This week in our corporate pursuit we come to messages 25, 26 and 27 of the Life-Study of Deuteronomy. Message 25 is a continuation of the warning given by Moses in Deuteronomy chapters 27 and 28. Message 26 is on the Christ who is revealed in Deuteronomy and Message 27 covers the enactment of a covenant with the new generation of the children of Israel.
Deuteronomy 28 continues Moses’ warning to God’s people: “And all these blessings will come upon you and overtake you if you listen to the voice of Jehovah your God” (v. 2). The children of Israel would be under God’s abundant blessing if they were to listen to His speaking. Verses 3-13 enumerate and provide the details of this blessing. In contrast, Deuteronomy 28:15 says, “But if you do not listen to the voice of Jehovah your God and are not certain to do all His commandments and His statutes, which I am commanding you today, all these curses will come upon you and overtake you.” Verses 16-68 go on to describe the dreadful curses that would be experienced by God’s people if they did not keep His word.
From both biblical and world history we know that the children of Israel experienced many of the curses described in this chapter. It may seem that God had forsaken His people at times given the severity of the sufferings they have passed through. However, these sufferings are used by God to cause His people to return to Him and be restored. Jeremiah 31:18 says, “Indeed I have heard Ephraim lamenting, / You have chastised me, and I was chastised, / Like an untrained calf; / Bring me back that I may be restored, / For You are Jehovah my God.” Rather than indicating that God has forsaken them, His chastisement actually shows that He loves His people and will not let them go. As God’s people today, we may also be under His discipline. Yet we should never be stumbled by this, but rather realize that this is the Lord’s loving care for us in not letting us go (Heb. 12:5-11).
In Deuteronomy 27:1-7 the children of Israel were instructed to erect a stone monument, inscribed with the ten commandments, and next to this, an altar. The ten commandments portray who God is in His attributes. At the same time, they also present God’s standard for man’s living. God’s requirements upon man are based on Who He is. Since it is impossible for fallen man to meet the requirements of the righteous, holy and faithful God, man needs the altar where offerings can be made to God.
This scene is rich in symbolic meaning. Christ Himself, as the embodiment of God, is the reality of the law (c.f. Deut. 30:11-14; Rom. 10:6-8; John 1:1, 14; Rev. 19:13). Christ is holy, righteous and full of love and light. Since we cannot satisfy God’s requirement upon us, that is to match Christ, we need an altar. Whereas the alter typifies the cross of Christ, the offerings typify Christ as our Substitute, the One who has met all of God’s requirements on our behalf (Gal. 3:13). The fact that this scene is at the entrance of the good land shows that we enter the good land through the Triune God embodied in Christ!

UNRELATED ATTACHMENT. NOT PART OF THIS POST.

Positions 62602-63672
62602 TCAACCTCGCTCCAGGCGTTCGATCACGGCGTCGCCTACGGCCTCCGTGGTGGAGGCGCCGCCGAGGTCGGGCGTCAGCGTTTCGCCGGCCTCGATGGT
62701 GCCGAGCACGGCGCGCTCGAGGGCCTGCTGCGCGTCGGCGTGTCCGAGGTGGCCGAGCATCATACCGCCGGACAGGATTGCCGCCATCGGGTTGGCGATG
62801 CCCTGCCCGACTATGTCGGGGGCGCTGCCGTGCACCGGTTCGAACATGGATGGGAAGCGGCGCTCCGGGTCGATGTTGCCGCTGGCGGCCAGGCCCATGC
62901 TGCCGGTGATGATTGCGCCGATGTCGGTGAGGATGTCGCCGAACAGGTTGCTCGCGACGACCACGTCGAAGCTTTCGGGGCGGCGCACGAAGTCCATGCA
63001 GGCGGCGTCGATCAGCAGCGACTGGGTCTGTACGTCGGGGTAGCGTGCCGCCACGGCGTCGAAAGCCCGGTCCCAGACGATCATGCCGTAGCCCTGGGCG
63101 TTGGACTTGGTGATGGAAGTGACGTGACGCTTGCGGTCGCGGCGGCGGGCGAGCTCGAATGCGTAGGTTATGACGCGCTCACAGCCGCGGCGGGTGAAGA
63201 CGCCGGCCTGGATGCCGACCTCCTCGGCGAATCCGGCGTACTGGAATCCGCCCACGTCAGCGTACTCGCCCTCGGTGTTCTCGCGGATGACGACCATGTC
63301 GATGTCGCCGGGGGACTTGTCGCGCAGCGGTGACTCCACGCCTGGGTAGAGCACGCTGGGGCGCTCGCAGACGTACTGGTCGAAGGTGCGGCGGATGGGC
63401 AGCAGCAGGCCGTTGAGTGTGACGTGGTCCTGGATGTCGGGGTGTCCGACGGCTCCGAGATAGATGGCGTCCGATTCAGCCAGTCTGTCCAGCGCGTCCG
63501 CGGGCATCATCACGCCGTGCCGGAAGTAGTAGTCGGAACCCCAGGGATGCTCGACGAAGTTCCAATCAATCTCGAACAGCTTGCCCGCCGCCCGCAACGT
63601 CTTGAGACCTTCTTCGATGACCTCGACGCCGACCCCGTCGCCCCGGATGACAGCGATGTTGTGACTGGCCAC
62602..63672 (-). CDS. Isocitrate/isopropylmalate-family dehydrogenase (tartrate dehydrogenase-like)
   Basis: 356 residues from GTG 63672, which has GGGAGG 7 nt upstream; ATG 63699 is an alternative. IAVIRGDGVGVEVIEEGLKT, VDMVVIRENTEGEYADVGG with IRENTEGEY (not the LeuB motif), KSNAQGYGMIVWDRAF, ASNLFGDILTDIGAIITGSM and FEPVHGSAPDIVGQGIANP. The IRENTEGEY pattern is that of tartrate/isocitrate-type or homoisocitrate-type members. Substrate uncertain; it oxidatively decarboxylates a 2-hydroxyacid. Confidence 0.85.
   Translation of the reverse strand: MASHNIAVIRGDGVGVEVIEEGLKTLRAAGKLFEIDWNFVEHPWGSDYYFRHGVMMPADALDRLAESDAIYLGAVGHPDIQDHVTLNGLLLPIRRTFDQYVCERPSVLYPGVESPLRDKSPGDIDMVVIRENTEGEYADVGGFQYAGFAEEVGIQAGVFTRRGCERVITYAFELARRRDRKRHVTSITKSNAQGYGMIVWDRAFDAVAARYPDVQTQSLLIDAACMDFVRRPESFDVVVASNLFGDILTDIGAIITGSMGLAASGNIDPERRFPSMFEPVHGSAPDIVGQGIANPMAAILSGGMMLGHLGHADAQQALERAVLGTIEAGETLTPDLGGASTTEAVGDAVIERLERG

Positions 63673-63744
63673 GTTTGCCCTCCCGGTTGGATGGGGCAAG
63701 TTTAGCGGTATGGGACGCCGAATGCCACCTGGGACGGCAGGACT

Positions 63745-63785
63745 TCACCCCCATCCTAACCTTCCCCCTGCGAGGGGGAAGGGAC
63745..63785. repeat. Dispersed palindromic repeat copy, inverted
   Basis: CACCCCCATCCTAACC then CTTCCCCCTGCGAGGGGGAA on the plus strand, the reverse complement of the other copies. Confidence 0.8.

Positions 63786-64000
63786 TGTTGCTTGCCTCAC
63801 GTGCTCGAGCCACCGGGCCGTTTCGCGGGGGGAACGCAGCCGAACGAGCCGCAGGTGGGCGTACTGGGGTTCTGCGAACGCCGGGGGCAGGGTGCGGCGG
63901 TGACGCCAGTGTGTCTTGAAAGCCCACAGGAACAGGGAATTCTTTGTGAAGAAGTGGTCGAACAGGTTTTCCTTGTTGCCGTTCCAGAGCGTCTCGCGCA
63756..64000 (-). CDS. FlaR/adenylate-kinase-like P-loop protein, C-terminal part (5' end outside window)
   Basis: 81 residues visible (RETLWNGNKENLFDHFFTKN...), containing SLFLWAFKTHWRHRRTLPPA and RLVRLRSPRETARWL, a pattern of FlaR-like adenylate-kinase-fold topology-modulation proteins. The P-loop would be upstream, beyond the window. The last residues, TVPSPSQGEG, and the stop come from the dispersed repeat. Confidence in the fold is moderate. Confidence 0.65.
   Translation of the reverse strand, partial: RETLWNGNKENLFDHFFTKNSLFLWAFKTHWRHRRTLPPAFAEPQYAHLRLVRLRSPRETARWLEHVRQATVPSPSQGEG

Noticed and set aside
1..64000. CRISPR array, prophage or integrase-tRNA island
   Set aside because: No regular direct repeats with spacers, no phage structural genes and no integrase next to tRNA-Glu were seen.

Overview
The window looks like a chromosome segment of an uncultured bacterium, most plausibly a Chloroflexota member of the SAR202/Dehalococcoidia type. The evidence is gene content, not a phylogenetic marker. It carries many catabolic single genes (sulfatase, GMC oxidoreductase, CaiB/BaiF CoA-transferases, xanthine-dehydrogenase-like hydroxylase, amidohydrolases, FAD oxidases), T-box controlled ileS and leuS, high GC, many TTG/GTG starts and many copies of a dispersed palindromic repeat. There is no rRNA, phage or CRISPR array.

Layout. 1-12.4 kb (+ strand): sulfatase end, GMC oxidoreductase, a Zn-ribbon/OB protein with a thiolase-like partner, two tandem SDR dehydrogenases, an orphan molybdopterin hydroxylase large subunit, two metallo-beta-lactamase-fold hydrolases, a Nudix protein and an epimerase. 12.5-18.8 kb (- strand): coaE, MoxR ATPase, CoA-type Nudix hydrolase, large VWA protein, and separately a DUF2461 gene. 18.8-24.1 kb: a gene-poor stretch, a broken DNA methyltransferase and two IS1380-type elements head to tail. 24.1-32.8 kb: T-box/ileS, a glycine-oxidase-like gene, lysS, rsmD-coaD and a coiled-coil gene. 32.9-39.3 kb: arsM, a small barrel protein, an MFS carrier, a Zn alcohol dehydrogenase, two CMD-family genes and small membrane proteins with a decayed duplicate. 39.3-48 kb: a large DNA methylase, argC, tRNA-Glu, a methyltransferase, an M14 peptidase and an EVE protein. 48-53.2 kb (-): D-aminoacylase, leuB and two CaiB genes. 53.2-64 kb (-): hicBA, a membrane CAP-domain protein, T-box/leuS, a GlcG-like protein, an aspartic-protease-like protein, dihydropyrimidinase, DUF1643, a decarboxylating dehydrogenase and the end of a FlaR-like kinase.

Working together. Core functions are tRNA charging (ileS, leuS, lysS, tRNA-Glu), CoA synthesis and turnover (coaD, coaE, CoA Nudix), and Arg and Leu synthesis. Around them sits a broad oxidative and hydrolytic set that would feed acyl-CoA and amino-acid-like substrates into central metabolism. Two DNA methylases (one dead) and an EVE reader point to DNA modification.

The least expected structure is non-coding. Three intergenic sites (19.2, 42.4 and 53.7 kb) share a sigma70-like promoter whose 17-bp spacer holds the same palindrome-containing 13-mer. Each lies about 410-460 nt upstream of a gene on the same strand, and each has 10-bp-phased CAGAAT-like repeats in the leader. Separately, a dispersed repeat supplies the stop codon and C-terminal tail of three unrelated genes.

Deuteronomy 29 and 30 describe the covenant God made with the new generation of His people. This covenant was in addition to the covenant made in the book of Exodus. Verse 1 of chapter 29 says, “These are the words of the covenant which Jehovah commanded Moses to make with the children of Israel in the land of Moab, besides the covenant that He made with them at Horeb.” The purpose of this covenant was for God’s people to keep His words, that they would prosper (v. 9) and for God to establish the children of Israel as His people and Himself as their God (v. 13). According to this covenant there was not to be any person among the congregation whose heart would turn away from Jehovah their God to serve the gods of the nations (v. 18). Such forsaking would cause God’s anger to burn against His people and result in all of the curses described in this book to be brought upon the land (v.27). Yet, according to chapter 30, if the people would return to Jehovah their God and listen to His voice (v. 2), He would once again be compassionate to them (v. 3) and cause His blessing to be upon them (v. 9).
Moses concludes his speaking regarding the covenant in 30:19-20, “I call heaven and earth to witness against you today: I have set before you life and death, blessing and curse; therefore choose life that you and your seed may live, in loving Jehovah your God by listening to His voice and holding fast to Him; for He is your life and the length of your days, that you may dwell upon the land which Jehovah swore to your fathers, to Abraham, to Isaac, and to Jacob, to give them.”
God’s deep concern expressed in chapters 29 and 30 is that the heart of His people would be turned to Him and that they would keep His word. It is the same for us today (2 Cor. 11:2; John 14:23). Yet, if we attempt to maintain these requirements in and by ourselves, we are sure to fall short, just as the children of Israel did throughout the Old Testament. The picture in Deuteronomy 27 of the stone monument with the altar helps us to see that we can only maintain God’s requirements by enjoying Christ as our Substitute. Rather than being failing doers, by His mercy may we be the Christ enjoyers!